09) Economic Indicators: Employee Situation Report
What It Is
The Employment Situation Report, or the Labor Report, is an indicator from the Bureau of Labor Statistics (BLS). It is one of most widely followed reports, garners significant press coverage. and can greatly influence markets.
The Employment Situation Report is composed of two separate analysis: Establishment Survey and Household Survey.
The Establishment Survey is a sampling of over 400,000 businesses across the US. It is very complete, if not the most comprehensive, of all labor reports available. This particular survey covers an estimated one-third of all non-farm workers in the US, detailing statistics that include non-farm payrolls, total hours worked, hourly rates and earnings. The sample data covers more than 500 industries and hundreds of metropolitan areas.
The Household Survey calculates data from 60,000 plus households. It also counts the total unemployed individuals in the US, and from there measures the national unemployment rate. This data is mainly collected by the US Census Bureau with BLS assistance. The report records demographic shifts as well.
Each survey comes up with figures in different ways. The establishment survey is theoretically considered more accurate and larger in scope, but does not include private households, the self-employed or the agricultural sector. The household survey includes all sectors, but has a smaller sample size. Its edge is in the beginning of new business cycles when a lot of people are starting their own business.
How the Report Is Valuable
The Employment Situation Report is multi-layered. It provides a huge amount of information. These are the numbers that are mostly watched. Non-farm payrolls figure. Because of its large sample size it is important on Wall Street since it is used as a benchmark in determining the condition of the economy through the job market. It also has historical significance in relation to predicting business cycles accurately. Experts can say that there is economic growth when there are gains of more than 150,000 jobs in the market. The payroll figures are considered coincident indicator.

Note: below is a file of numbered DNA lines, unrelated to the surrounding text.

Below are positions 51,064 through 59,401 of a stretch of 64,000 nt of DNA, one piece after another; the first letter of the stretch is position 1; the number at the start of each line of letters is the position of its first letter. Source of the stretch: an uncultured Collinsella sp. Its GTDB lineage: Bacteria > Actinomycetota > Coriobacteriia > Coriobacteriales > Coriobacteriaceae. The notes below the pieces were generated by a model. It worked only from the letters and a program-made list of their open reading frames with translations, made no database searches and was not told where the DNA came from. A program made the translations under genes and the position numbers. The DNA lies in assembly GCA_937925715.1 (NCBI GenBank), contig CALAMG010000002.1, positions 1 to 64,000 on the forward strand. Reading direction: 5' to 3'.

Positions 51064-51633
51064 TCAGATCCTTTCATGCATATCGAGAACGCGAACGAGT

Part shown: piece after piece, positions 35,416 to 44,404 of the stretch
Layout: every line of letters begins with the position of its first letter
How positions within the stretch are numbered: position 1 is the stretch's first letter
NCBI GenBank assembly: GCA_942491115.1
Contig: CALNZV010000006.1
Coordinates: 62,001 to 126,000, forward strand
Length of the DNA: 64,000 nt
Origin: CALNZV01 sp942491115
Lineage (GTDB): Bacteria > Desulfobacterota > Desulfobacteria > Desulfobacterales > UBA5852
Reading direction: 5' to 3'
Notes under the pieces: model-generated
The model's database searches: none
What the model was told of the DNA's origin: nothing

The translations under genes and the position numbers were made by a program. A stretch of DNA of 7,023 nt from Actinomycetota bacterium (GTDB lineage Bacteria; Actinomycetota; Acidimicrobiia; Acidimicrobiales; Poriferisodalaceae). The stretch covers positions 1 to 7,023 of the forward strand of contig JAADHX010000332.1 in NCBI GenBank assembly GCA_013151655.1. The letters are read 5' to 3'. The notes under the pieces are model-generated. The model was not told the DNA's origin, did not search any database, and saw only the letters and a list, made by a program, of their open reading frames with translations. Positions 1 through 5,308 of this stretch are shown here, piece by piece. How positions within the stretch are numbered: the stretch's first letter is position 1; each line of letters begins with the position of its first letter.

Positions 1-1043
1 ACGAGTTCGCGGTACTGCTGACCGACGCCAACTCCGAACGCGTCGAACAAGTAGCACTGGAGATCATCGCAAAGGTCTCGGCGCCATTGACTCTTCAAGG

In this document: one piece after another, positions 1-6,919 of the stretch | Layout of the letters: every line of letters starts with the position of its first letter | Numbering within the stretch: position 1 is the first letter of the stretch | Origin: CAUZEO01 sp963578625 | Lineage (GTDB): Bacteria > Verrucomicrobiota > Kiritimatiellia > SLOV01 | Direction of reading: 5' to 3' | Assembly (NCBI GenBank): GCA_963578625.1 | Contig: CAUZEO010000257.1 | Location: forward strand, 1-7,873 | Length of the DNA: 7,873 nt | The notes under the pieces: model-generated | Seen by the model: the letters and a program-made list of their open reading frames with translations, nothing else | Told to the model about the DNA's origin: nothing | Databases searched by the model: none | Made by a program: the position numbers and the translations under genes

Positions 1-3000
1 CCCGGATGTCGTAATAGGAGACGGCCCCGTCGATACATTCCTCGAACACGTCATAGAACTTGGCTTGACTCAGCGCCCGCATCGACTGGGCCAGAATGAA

Next to the non-farm payrolls most watched is the unemployment figures. This is a lagging indicator where the economic problems result in less workers and less GDP. The unemployment rate alone comprises 47% of the lagging index created by the Conference Board and used by the Federal Reserve Board.
The average weekly hours for the manufacturing sector is a leading indicator that is always displayed in the Conference Board’s US Leading Index. Hourly employment costs is also a figure to watch out for. If wages can’t keep pace with inflation, the real purchasing power of consumers will drop.
Another good figure to watch is the number of hours worked. It is a good indication of where the economy is in the current business cycle. Companies will usually test the waters first before hiring for future growth.
Things to Watch Out For
The employee situation report is a good measure to determine the health of the economy through the job market. It does not, however, necessarily define the economy. Industries can still be profitable even during tough labor markets. Seasonal employments, during the summer for example, also disrupts results. The figures are also only indicative of employment rates. It does not specify if the workers are skilled or suited for the job, or if employees are in jobs they really desire.
Investors can use the labor statistics to get a feel of labor trends and identify strengths on several different industries they have invested in, even if the labor market is weak.
It is also important to note that the numbers can not be supportive of each other since they are derived from two differey surveys.
As a whole, the Employment Situation Report is still a very powerful indicator that can influence the market greatly. It is considered the single best way to understand the condition of the labor market at any given point in time.
- 01) Economic Indicators
- 02) Economic Indicators: Beige Book
- 03) Economic Indicators: Business Outlook Survey
- 04) Economic Indicators: Consumer Confidence Index (CCI)
- 05) Economic Indicators: Consumer Credit Report
- 06) Economic Indicators: Consumer Price Index (CPI)
- 07) Economic Indicators: Durable Goods Report
- 08) Economic Indicators: Employee Cost Index
- 09) Economic Indicators: Employee Situation Report
- 10) Economic Indicators: Existing Home Sales
- 11) Economic Indicators: Factory Orders Report
- 12) Economic Indicators: Gross Domestic Product (GDP)
- 13) Economic Indicators: Housing Starts
- 14) Economic Indicators: Industrial Production
- 15) Economic Indicators: Jobless Claims Report
- 16) Economic Indicators: Money Supply
- 17) Economic Indicators: Mutual Fund Flows
- 18) Economic Indicators: Non-manufacturing Report
- 19) Economic Indicators: Personal Income and Outlays
- 20) Economic Indicators: Producer Price Index (PPI)
- 21) Economic Indicators: Productivity Report
- 22) Economic Indicators: Purchasing Managers Index (PMI)
- 23) Economic Indicators: Retail Sales Report
- 24) Economic Indicators: Trade Balance Report
- 25) Economic Indicators: Wholesale Trade Report